E-COMMERCE, E-CONTRACTS, E-VOLUTION
E-commerce has existed since at least 1972, and has grown to comprise annual sales and shipment value worth $6 trillion in the US alone, a number greater than the entire gross domestic product of Japan or Germany. This incredible value is protected by the robust Anglo-American system of commercial law, and primarily by simple contract law, which has protected commerce for centuries. However, this ancient law is showing signs of strain against new challenges posed by the proliferation of electronic activities, which have crept beyond simple commerce into virtually all areas of human interaction. Below are three weak spots where courts, governments and businesses struggle to apply the traditional contract system to the brave new electronic world.
Courts claim to analyse the validity of online terms and conditions using standard contract notions, but rarely do they apply the first year law student’s classic formation of offer, acceptance and consideration. Instead, they focus on such things as assent and opportunity to review. Using these touchstones, courts characterise various agreements as ‘clickwrap’ (where a user must actively acknowledge her consent in order to move on) or ‘browsewrap’ (where a site merely makes its terms and conditions available in varying degrees of conspicuousness). In the vast spectrum of online commerce, however, many variations exist. In two recent cases, Savetsky vs. Pre-Paid Legal Services, Inc. and Friedman vs. Guthy-Renker, LLC, federal courts in California shot down the terms and conditions of two different websites for lack of assent. This is of particular note because both online retailers were attempting to use those terms and conditions to enforce arbitration clauses. Such clauses are often given deference by our overworked courts as a matter of public policy. If courts are willing to set aside something as respected as an arbitration clause, the clear message is that retailers may not be able to enforce any terms unless the consumer has clicked an assent button prior to purchase – and the retailer can prove it happened.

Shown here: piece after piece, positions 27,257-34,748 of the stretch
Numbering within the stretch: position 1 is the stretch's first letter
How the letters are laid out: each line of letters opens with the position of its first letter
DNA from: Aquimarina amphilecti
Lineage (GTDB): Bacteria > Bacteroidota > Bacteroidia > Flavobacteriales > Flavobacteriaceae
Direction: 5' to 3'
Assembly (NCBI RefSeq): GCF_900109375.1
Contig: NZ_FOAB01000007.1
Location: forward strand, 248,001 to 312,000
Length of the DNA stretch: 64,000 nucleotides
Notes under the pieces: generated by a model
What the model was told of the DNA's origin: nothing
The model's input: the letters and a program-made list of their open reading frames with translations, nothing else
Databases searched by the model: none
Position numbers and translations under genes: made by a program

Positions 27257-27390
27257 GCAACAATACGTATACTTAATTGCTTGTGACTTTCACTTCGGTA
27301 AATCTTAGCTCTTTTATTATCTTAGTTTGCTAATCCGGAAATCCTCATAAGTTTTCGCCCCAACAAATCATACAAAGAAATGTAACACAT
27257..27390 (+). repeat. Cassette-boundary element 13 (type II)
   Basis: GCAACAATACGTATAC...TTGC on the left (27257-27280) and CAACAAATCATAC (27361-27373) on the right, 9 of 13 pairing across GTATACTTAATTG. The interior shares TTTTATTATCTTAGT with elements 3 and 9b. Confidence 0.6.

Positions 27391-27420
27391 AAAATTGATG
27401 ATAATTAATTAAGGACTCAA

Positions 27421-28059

Jul-Sep 2016 Issue